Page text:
A persuasive show of people power

Power to the people: up to 85,000 protesters gathered in Moscow on December 10 to demonstrate against what they saw as a rigged State Duma election. About 50,000 police and troops were on duty but the event passed off peacefully. Source: Photoshot /

Power to the people: up to 85,000 protesters gathered in Moscow on December 10 to demonstrate against what they saw as a rigged State Duma election. About 50,000 police and troops were on duty but the event passed off peacefully. Source: Photoshot /

The December 10 rally was so well organised and free of violence that it avoided all the pitfalls that normally result in clashes with police.

Russia has not seen such an upsurge of political activism since the early Nineties. In Moscow, between 25,000 and 85,000 people joined the rally on December 10 to protest against what they considered rigged State Duma elections. Similar actions took place all over the country and abroad. Pro-Kremlin activists held their own rallies but the turnout was much smaller.

During the protests on December 5, the day after the poll, up to 1,000 were detained, including leading opposition activists. But at the demonstration on December 10, the crowd was exceptionally peaceful and no one was arrested. There were no reports of violence.

Article 31 of the Russian Constitution guarantees freedom of assembly and a notification-based procedure for protests, but in practice organisers of demonstrations are required to obtain a written permit from the local authorities. In Moscow, the Mayor’s office is authorised to issue such permits.

The authorities say that 
permits are necessary because big demonstrations might inconvenience other citizens, for example by causing traffic jams.

An application for a street action must indicate the place and number of participants. If the number of people that turns up exceeds the permitted figure, the organisers are liable to a fine. But this is likely to be a nominal sum. The first post-election protest rally held on December 5 at Chistiye Prudy was joined by 8,000 people instead of the declared 300: the organisers were fined 1,000 roubles ( £ 20) for exceeding the number.

The venue of rallies has long been a subject for bickering between the organisers and the authorities. Moscow City Hall may simply refuse to allow the requested venue and propose another, less visible alternative, which is usually further from the city centre. Non-parliamentary opposition groups often challenge the City Hall decision, citing their legal rights under Article 31.

Protesters punished

The police ruthlessly disperse any unsanctioned rallies, such as those organised by opposition movements on Moscow’s Triumfalnaya Square. If protesters resist, they are liable for a 1,000 rouble fine or 15 days’ arrest by court ruling. In practice, that punishment is sometimes applied even to passers-by who just happen to be in the wrong place at the wrong time, as was the case during the December 5 rally at Chistiye Prudy. According to witnesses, someone in the crowd suggested marching towards the Central Election Commission building. To do so, the marchers broke through the special forces chain and the police started arresting everyone indiscriminately. One of those detained was Fyodor Amirov, a pianist and winner of many musical prizes, who was returning home from a concert and was, by chance, close to the protesters. He spent four days under arrest because the courts could not handle such a large number of detainees, and was only released after the musical community intervened.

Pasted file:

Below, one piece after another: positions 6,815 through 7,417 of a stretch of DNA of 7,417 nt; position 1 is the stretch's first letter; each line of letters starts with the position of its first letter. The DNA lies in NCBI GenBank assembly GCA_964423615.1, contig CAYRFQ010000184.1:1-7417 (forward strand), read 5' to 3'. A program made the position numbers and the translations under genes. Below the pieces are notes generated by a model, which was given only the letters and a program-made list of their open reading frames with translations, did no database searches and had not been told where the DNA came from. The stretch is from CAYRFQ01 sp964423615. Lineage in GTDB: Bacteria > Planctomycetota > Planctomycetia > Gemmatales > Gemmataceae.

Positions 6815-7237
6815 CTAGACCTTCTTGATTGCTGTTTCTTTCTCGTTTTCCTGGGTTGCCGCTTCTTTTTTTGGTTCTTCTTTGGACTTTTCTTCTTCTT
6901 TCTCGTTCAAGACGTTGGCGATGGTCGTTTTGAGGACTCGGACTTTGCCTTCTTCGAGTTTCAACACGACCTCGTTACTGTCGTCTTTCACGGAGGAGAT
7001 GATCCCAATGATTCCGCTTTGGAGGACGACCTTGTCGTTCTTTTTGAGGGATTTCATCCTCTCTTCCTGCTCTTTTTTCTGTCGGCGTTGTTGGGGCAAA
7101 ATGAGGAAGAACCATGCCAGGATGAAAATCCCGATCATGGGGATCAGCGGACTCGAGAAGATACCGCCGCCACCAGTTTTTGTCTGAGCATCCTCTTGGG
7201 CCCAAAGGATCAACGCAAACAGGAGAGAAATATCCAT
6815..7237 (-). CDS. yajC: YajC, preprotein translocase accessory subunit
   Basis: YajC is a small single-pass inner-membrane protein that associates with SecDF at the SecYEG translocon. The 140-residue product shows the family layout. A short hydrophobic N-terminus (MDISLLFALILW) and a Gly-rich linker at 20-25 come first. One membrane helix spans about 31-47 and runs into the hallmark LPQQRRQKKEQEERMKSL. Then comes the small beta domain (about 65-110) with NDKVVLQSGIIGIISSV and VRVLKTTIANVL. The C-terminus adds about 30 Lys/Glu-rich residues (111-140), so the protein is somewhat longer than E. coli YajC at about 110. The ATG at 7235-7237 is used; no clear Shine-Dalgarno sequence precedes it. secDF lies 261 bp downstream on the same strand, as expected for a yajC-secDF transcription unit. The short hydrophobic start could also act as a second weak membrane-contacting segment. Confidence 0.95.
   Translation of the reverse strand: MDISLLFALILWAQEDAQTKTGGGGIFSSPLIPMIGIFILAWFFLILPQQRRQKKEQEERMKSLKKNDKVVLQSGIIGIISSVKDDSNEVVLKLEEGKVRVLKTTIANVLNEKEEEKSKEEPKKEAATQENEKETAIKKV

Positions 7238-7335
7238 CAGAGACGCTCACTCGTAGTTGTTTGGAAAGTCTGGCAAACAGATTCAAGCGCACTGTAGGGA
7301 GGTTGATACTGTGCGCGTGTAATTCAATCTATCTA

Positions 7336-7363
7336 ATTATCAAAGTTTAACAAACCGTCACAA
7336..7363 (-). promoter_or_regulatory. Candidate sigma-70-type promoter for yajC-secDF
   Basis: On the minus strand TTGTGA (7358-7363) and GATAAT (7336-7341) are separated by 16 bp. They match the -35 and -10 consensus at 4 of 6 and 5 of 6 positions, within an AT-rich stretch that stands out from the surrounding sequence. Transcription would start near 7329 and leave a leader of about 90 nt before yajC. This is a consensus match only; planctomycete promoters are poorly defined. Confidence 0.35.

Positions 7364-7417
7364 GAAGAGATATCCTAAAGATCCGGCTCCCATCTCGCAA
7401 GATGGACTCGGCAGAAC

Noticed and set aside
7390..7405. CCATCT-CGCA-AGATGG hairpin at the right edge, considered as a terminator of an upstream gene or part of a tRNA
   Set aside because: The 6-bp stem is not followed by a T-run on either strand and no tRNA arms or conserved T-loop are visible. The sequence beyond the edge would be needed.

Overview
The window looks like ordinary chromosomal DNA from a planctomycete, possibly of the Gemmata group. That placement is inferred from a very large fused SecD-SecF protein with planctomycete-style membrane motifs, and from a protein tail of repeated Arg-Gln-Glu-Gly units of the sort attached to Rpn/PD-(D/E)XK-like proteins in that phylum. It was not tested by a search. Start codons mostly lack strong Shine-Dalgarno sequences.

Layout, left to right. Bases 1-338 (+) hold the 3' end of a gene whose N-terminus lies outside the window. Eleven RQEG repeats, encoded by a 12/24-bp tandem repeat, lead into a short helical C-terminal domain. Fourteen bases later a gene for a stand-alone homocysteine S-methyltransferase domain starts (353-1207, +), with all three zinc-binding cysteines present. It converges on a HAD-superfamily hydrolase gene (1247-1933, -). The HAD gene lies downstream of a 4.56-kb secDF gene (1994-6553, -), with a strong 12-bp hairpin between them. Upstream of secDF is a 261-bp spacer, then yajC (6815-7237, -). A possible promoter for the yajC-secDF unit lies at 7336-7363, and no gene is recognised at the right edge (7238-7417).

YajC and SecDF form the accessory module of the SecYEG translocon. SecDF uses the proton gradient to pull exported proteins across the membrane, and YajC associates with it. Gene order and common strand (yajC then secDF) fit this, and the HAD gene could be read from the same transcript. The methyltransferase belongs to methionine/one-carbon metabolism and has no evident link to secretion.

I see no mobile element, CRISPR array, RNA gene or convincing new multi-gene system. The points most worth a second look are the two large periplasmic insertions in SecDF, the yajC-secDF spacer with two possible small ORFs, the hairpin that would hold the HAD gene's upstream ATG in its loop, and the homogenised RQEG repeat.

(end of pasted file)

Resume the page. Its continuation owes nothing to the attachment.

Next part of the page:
Journalists linked with a particular rally are also occasionally detained by the police. They are usually later released with apologies.

Charging protesters for resisting arrest gives the police the power to detain them for up to 48 hours before the case is handed over to the courts. Under the law, the detention cell must have at least two square metres of floor space per detainee. If people detained for more than three hours stay at the police station overnight, they must be given a bed, food and water. In reality, these standards have not always been observed, eyewitnesses say. During the first rallies, police stations were overcrowded: many of those detained had to be driven around Moscow in circles for hours before space could be found at a 
police station.

The organisers of the December 10 rally expected to be arrested because, until the last moment, their permit only allowed 300 protesters. Before the rally took place, information was posted on the internet to help ensure the event took place safely. There was advice about how to behave during the rally, how to help people in difficulty and where to call if problems occurred. Centres were set up to collect and spread information.

The authorities, for their part, were also preparing themselves: about 50,000 police and Interior Ministry troops were deployed during the street actions on December 10. Many people attribute the absence of disturbances and arrests, first, to the fact that the police had noticed that the protesters were not bent on rioting and were in a peaceful mood. Second, 
police tend to feel more comfortable with tens of thousands of ordinary citizens rather than what they see as a group of professional trouble-makers.

In addition, some officers in the police chain said they also did not believe that the votes had been counted honestly and partly shared the protesters’ views. Most importantly, realising the rally would be exceptionally large, Prime Minister Vladimir Putin and President Dmitry Medvedev both stressed that the citizens had the right to voice their opinions.

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